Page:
Sound – stereo
It has an earpiece and down-firing speaker offering stereo sound
It has a combo AMP and DAC – Qualcomm Aqstic WCD9370 with 44.1kHz, 48kHz, 88.2kHz, 96kHz, 176.4kHz, 192kHz and low THD. Enhancement is Dirac 2.0
Codecs are SBC (standard), LDAC (Sony), aptX/Adaptive/HD (Qualcomm), FLAC, ACC etc.
Yes, plus supports USB-C cabled headsets as well (FSB4480)
Tests dB Anything over 80dB is excellent
Media – 64 Ring – 79 Alarm – 77 Earpiece – N/A Handsfree – adequate but only one mic means you need to hold it close
Quite wide but we suspect because the top speaker projects upwards and outwards
Drove our reference Sony WH-1000xM4 in SBC, AAC and LDAC (OPUS) modes and provided good clear sound and plenty of volume.
Sound quality – pleasant
Deep Bass: 20-40Hz
Middle Bass: 40-100Hz
High Bass: 100 to 200Hz
High Treble: 6-10kHz
Dip to remove harshness
Dog whistle: 10-20kHz
Gone from 12khz
While it is quite pleasant listening, it tends towards bright vocal (bass recessed, mids/treble boosted). The EQ pre-sets do very little to change that. There is a slight volume difference between the earpiece and the bottom speaker (slightly louder).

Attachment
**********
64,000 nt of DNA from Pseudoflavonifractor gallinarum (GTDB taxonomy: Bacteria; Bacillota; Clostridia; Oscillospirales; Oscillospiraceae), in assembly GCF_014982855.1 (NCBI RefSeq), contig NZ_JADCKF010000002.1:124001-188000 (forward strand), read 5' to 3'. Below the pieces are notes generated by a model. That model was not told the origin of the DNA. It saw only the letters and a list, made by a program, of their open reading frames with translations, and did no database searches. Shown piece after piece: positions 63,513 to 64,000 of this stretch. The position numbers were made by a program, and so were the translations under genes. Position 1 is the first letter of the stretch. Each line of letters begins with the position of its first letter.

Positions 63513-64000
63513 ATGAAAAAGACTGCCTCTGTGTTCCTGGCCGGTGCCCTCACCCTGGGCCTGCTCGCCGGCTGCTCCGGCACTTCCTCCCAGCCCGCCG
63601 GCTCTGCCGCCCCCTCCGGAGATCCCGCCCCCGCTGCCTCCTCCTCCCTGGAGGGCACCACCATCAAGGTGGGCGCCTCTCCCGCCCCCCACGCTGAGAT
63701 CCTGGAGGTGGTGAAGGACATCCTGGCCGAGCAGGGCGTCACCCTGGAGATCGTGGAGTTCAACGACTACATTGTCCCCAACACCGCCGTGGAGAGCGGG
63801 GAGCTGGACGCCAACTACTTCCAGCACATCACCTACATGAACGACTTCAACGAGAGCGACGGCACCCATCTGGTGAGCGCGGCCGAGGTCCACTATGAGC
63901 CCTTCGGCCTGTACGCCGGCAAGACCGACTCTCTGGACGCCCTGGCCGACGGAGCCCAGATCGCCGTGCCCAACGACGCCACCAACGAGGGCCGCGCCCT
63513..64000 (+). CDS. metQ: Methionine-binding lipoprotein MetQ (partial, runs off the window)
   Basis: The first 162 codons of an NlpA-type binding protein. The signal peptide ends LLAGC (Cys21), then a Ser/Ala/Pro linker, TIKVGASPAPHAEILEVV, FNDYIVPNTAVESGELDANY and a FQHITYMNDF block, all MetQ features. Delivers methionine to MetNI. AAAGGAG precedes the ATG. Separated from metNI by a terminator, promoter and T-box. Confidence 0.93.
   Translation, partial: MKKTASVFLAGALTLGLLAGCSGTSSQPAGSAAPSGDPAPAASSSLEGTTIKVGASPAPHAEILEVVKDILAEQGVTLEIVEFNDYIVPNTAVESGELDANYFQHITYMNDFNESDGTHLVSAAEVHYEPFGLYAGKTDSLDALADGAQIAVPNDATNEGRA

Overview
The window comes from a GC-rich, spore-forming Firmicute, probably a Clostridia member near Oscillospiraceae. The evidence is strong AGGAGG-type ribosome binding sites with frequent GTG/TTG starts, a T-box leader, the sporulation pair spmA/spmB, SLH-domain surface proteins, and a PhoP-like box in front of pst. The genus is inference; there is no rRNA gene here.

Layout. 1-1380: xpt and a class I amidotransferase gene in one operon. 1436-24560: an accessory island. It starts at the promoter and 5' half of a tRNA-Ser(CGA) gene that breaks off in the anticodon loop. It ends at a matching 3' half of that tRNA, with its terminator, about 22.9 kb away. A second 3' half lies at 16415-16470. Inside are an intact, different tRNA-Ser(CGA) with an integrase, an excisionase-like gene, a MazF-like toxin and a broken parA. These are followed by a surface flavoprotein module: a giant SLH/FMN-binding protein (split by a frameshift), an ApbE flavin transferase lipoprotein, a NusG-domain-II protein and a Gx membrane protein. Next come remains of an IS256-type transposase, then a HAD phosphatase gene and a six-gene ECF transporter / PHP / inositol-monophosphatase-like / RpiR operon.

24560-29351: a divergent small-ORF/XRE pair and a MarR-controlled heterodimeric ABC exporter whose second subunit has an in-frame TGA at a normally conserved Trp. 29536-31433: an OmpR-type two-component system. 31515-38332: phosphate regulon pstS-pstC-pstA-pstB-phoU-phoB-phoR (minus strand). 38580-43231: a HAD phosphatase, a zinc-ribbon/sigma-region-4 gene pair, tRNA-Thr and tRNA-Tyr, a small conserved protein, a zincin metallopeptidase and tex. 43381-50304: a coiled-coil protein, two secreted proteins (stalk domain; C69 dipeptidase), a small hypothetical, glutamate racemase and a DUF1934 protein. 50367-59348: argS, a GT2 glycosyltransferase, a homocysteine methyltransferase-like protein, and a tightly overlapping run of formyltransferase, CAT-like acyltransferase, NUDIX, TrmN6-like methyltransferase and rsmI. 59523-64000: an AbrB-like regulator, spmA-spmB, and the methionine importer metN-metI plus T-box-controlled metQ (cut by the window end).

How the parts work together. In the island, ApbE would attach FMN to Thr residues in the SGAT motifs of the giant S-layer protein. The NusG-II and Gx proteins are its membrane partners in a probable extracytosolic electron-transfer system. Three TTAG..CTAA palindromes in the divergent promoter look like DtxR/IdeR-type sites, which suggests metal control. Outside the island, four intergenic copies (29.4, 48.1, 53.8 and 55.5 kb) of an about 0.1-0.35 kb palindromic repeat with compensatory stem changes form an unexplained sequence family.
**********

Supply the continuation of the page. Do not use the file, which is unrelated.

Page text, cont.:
Build – well made
163.9 x 75.1 x 8.4mm x 186g
A53 has 64GB and comes in Mint Cream or Electric Black A53s has 128GB and comes in fancy Blue or Electric Black
Gorilla Glass 3 front, plastic frame and back with OPPO vacuum paint deposition – nice
If I were to say it was an ordinary every day, a damned good budget phone I would be right. But it exceeds all I could expect from a $299/349 device. A great CPU, excellent battery, above-average camera and a terrific screen.
OPPO A53 and A53s – rating explanation
In theory, passing all our tests means at least 8/10. Then we add or subtract for exceed or fail. It is a 10/10!
Grey market – no Australian warranty
We issue the standard warning that you must buy the genuine model with Australian firmware. It works on all Australian Telco carrier LTE bands, especially Band 28, has dual VoLTE and can make a 000-emergency call (not 911) without a SIM. These also have Google Pay that works with Australian PayWave readers. We have noticed a few A53 models with different SoCs and cameras too – these are not the models we get here.
We have named and shamed the major grey marketers here.
OPPO A53 and A53s, OPPO A53 and A53s
What more can you ask of a $299 phone?
Value for money
Ease of use
Battery life – good for two days
Camera – basic but above social media quality
Display – 90Hz is smooth and responsive
Display – 90Hz is smooth and responsive Dedicated slots for dual sim and microSD
None really – what more do you want from a $299 phone?